The book is in good condition, with some bending to the cover edges through use, a few small marks on the page edges and light pencil marks in the front cover. Otherwise, the book is in good condition with all pages and cover intact.
Mark Fenster's study of conspiracy theories is now updated for the post-9/11 era. Fenster argues that conspiracy theories play an important part in US democracy, and that examining how and why they circulate through mass culture helps us better understand society as a whole.
JFK, Karl Marx, the Pope, Aristotle Onassis, Queen Elizabeth II, Howard Hughes, Fox Mulder, Bill Clinton-all have been linked to vastly complicated global (or even galactic) intrigues. In this enlightening tour of conspiracy theories, Mark Fenster guides readers through this shadowy world and analyzes its complex role in American culture and politics.
Fenster argues that conspiracy theories are a form of popular political interpretation and contends that understanding how they circulate through mass culture helps us better understand our society as a whole. To that end, he discusses Richard Hofstadter's The Paranoid Style in American Politics, the militia movement, The X-Files, popular Christian apocalyptic thought, and such artifacts of suspicion as The Turner Diaries, the Illuminatus! trilogy, and the novels of Richard Condon.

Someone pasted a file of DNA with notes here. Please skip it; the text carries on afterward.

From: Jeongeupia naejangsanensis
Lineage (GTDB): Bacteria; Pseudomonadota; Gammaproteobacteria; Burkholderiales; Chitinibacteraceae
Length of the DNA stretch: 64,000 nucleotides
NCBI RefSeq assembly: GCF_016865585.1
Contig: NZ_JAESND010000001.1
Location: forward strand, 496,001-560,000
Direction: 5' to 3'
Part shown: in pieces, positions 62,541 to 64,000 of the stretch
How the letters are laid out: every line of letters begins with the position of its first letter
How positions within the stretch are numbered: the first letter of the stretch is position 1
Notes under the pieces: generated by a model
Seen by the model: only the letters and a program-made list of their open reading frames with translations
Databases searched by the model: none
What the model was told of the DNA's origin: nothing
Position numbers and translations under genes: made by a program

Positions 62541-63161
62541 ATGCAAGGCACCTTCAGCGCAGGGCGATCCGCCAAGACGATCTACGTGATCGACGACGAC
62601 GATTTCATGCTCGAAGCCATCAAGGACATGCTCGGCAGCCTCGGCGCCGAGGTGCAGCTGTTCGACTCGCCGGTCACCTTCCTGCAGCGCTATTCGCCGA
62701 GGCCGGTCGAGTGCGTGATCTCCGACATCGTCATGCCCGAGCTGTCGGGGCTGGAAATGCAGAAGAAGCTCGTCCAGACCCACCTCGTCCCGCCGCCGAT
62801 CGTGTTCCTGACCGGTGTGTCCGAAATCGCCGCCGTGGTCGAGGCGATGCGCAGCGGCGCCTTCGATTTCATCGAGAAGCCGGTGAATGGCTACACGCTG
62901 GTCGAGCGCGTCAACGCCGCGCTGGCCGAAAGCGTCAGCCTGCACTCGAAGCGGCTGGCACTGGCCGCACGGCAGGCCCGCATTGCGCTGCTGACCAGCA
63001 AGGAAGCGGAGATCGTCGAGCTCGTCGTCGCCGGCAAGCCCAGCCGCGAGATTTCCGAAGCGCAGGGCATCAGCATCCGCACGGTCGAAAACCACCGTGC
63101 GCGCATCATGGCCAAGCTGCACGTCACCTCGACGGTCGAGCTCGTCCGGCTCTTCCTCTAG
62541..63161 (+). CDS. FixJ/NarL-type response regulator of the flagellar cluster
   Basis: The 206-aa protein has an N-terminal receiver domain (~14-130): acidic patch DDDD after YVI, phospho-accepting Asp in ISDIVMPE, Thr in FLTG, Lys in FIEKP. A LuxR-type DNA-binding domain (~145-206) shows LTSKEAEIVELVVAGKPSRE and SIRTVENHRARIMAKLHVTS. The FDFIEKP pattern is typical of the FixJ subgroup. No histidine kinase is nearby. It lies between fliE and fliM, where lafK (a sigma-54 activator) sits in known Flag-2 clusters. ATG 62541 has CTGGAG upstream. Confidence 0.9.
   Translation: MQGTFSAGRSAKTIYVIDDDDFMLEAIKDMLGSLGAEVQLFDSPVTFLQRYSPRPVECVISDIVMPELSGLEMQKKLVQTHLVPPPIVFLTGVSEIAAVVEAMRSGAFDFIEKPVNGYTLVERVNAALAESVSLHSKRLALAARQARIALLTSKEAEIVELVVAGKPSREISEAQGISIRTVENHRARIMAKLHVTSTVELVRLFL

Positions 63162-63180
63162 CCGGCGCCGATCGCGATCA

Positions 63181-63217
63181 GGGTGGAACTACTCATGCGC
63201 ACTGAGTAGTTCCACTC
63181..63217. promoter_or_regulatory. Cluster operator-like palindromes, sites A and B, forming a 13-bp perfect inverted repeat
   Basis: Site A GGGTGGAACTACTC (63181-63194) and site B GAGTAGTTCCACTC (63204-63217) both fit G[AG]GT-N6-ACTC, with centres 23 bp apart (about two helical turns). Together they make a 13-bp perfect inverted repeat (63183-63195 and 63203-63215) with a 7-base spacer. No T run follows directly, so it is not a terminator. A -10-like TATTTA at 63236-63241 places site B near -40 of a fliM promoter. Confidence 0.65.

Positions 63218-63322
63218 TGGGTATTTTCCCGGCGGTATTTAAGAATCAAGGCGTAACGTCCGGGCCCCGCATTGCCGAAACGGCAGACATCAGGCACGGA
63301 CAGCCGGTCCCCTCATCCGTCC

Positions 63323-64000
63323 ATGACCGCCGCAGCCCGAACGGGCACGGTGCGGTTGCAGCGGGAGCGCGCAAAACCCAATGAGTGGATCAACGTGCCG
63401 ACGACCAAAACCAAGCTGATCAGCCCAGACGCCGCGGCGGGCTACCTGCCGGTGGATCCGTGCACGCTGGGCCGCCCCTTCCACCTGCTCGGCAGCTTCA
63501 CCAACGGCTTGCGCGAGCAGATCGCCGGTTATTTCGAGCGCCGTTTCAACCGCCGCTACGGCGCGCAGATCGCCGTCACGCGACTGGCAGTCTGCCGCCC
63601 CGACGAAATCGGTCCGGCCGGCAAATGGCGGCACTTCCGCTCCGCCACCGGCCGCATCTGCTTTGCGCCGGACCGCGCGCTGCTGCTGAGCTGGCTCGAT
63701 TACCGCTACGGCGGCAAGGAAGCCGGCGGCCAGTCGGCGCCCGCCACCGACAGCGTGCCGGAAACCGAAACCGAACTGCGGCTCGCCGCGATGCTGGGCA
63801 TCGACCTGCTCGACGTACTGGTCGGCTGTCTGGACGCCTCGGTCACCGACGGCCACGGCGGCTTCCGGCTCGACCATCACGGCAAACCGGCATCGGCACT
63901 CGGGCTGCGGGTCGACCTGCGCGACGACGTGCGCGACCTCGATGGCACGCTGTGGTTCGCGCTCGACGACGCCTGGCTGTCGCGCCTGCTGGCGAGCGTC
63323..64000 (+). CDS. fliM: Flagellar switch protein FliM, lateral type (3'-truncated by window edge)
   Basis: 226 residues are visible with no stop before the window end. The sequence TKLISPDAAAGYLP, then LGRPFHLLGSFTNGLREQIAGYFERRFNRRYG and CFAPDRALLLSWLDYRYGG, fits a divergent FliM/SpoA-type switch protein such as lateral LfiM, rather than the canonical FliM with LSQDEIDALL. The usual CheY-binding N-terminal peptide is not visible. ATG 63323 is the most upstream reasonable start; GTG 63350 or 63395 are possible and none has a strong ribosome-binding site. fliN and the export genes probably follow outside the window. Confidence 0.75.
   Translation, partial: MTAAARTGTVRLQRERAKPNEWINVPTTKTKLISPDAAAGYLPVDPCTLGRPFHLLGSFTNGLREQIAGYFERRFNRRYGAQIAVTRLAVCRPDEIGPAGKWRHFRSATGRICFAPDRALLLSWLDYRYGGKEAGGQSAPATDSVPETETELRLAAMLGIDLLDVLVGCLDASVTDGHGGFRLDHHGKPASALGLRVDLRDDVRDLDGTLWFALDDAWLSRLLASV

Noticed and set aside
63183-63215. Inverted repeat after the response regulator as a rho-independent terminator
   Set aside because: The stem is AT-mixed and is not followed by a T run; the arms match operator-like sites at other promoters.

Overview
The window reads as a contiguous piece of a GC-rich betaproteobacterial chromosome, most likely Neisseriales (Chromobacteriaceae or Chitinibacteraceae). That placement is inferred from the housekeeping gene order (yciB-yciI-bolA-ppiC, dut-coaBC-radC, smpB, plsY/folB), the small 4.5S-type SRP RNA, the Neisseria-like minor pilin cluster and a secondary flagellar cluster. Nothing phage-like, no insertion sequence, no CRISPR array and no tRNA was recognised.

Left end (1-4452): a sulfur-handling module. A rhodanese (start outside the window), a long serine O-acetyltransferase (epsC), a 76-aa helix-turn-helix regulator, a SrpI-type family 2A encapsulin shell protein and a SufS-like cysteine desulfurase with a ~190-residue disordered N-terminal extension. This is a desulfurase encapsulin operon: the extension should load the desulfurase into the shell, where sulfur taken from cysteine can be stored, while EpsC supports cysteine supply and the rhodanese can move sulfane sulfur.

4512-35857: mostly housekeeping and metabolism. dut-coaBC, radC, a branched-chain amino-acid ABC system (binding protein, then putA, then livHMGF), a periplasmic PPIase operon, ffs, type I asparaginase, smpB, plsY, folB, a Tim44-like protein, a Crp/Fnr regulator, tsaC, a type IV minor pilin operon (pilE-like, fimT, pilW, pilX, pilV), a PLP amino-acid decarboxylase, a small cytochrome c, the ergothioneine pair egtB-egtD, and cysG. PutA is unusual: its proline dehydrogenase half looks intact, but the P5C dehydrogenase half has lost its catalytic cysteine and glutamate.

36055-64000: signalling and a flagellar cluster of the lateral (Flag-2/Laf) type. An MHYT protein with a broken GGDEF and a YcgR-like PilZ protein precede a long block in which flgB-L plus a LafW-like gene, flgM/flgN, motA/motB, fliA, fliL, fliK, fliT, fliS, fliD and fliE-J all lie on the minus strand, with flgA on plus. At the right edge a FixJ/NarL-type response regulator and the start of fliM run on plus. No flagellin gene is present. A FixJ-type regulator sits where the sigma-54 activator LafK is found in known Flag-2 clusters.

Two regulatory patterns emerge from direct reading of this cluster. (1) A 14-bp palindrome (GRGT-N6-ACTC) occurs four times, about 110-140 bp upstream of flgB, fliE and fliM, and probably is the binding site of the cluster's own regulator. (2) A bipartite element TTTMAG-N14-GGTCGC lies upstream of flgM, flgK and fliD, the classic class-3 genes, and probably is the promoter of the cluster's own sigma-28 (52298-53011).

Fenster analyzes the "conspiracy community" of radio shows, magazine and book publishers, Internet resources, and role-playing games that promote these theories. In this world, the very denial of a conspiracy's existence becomes proof that it exists, and the truth is always "out there." He believes conspiracy theory has become a thrill for a bored subculture, one characterized by its members' reinterpretation of "accepted" history, their deep cynicism about contemporary politics, and their longing for a utopian future.
Fenster's progressive critique of conspiracy theories both recognizes the secrecy and inequities of power in contemporary politics and economics and works toward effective political engagement. Probing conspiracy theory's tendencies toward scapegoating, racism, and fascism, as well as Hofstadter's centrist acceptance of a postwar American "consensus," he advocates what conspiracy theory wants but cannot articulate: a more inclusive, engaging political culture.